PFIC Distributions – First Year vs. First Distribution (Certified Tax Specialist)
PFIC is an acronym for “Passive Foreign Investment Company.” As far as tax reporting goes, a PFIC is one of the more complicated aspects of international tax. Mainly, because the term PFIC is very nebulous and not properly defined.
Moreover, it is very encompassing, and once you determine whether you may be subject to the complicated tax analysis of a PFIC and Form 8621, you will also come to the conclusion that resources are scant as to how to prepare the Analysis.
PFIC and IRS Guidance
The IRS will not provide you much in the way of directions, and even the instructions are not clear for form 8621.
Moreover, if you have a PFIC and received an excess distribution, then the tax analysis requires the addition of attachments, which are complicated to say the least.
One of the main questions will be (presuming you did not make any election), is whether you are subject to an excess distribution? One main factor in determining whether you are subject to the PFIC excess distribution rules, is whether you are receiving a first year distribution vs. first distribution of the fund.
Distribution in the First Year of the Investment
For the sake of trying to keep you awake (and mildly interested), we are just going to presume that the fund is a PFIC. For example, you purchased the mutual fund worth $500,000, and you purchased the fund in 2018.
In that same year you receive a distribution for $15,000 in dividends. It is the first distribution you have received from the fund, but it was within the first year of the investment.
In other words, you receive the distribution in the investment during the first year you held the investment. In this situation, you would presumably not be subject to the excess distribution rules.
Why is This Not an Excess Distribution?
Because an Excess Distribution means the current year distribution was “in excess” of an equation provided for prior years (usually the average of three prior years multiplied by 1.25) but even if it was less than three years you may still be subject to an excess distribution.
Nevertheless, if you purchase the fund in the current year and received the first distribution from the fund in the current year, then presumably you do not have an excess distribution.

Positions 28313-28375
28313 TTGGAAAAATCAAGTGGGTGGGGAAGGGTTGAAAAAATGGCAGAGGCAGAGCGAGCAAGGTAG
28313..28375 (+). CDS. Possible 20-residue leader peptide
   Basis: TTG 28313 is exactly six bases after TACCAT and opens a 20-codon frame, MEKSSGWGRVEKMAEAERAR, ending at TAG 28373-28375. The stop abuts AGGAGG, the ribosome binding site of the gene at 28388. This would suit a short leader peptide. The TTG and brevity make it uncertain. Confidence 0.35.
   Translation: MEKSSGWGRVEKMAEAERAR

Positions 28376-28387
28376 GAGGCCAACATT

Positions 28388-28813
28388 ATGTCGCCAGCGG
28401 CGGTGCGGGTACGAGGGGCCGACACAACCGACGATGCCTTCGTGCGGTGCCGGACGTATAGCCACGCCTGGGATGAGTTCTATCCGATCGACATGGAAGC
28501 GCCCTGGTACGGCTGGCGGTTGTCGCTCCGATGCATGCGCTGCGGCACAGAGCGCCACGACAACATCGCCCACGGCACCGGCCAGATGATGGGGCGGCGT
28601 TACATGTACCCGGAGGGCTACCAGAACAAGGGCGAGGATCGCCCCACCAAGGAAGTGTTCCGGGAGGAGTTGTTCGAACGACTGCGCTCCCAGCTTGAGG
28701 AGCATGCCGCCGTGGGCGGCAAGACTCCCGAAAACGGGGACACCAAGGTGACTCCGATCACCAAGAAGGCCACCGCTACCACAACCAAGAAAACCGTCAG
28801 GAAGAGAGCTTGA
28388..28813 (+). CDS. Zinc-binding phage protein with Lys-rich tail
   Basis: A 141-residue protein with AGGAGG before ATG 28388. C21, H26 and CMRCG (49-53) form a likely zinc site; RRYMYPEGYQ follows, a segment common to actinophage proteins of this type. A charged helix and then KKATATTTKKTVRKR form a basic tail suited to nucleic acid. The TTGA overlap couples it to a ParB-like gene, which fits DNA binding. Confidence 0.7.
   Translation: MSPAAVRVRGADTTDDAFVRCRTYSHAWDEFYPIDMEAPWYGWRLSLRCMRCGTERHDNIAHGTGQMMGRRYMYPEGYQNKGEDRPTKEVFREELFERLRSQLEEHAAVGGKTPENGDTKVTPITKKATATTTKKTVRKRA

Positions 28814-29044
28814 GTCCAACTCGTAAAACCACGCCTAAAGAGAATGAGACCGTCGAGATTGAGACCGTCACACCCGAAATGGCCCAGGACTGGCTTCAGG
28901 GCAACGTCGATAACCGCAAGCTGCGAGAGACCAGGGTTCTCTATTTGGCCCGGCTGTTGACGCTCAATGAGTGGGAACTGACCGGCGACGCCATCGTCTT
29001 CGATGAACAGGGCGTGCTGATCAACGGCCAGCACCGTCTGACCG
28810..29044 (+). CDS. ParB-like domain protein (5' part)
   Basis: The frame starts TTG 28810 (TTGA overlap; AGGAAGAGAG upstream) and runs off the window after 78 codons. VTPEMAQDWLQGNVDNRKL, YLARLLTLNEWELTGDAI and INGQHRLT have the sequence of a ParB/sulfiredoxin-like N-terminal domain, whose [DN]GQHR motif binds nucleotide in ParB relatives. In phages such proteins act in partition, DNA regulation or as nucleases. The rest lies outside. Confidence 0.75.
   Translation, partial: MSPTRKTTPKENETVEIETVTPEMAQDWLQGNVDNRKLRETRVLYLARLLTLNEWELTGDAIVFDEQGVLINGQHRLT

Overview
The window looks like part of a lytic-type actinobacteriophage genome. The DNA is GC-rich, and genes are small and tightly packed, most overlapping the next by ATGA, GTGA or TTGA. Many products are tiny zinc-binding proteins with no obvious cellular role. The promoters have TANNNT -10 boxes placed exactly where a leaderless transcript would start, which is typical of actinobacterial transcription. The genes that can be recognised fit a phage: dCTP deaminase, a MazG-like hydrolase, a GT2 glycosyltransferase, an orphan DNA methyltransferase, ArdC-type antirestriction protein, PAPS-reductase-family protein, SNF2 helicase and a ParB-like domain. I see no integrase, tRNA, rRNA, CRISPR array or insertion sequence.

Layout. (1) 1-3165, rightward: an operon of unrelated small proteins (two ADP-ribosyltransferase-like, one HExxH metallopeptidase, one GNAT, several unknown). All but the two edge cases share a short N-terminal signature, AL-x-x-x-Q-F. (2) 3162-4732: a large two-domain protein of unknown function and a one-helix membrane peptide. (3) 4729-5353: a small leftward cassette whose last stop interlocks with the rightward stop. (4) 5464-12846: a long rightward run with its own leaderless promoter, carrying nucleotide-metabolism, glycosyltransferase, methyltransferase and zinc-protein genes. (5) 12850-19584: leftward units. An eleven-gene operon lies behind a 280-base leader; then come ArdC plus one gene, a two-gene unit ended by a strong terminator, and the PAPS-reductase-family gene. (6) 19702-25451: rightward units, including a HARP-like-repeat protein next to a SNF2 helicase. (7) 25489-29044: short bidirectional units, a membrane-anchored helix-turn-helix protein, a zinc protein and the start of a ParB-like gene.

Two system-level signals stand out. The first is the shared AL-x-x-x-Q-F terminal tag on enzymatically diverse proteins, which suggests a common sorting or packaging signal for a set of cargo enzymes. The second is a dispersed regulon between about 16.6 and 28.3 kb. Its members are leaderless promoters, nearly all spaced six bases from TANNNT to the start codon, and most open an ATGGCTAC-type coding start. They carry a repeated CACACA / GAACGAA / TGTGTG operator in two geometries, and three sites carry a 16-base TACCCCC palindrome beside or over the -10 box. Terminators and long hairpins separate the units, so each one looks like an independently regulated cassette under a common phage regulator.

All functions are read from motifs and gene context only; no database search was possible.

The Fund’s First Distribution (Post-First Year)
This is different. Let’s say for example that you purchase the fund in 2018 for $500,000. Five years later, you receive distributions in the amount of $50,000 as a mix of dividends and capital gains distributions.
In this situation, you would most likely be subject to an excess distribution. Why? Because in the for prior years you received no distribution. Therefore, the current year distribution is in excess of prior years – which was zero.
But I did Not Receive any Prior Distributions?
And that’s the point. The IRS is “upset” that you did not pay any tax on the incremental gains (even if they stayed within the fund), during the prior four years. Therefore, when it’s time to receive the first distribution during the fifth year of this particular fund, the IRS’ position is that you should have been taxed incrementally on the gains for each prior year in which interest/dividends/capital gain had accrued but not been distributed.
And, the IRS is going to take you to task. First, you have to separate each category of income such as capital gains, dividends, and interest. Next, you have to determine the amount of the excess distribution per category, per fund (typically will be the full amount since there were no prior-year distributions and 125% of zero is zero).
Then, you have to pay taxes at the highest allowable OI tax rate (39.6% or 35%) for each year during the five-year period (technically each day of the period), except for the current year in which you are taxed at your progressive tax rate (you do not receive long-term capital gain or dividend treatment).
Of course, you then have to pay interest on top of that.
Prior Year Non-Compliance
If you have had mutual funds or other PFIC in prior years and are not properly in compliance, you should consider getting into compliance through one of the approved IRS offshore voluntary disclosure programs.
The IRS has developed several new ITEG (International Tax Enforcement Groups) designed to go after and penalize individuals who are not in compliance. Moreover, if you are considering OVDP, then you want to keep in mind that the IRS is set to terminate this program on September 28, 2018.
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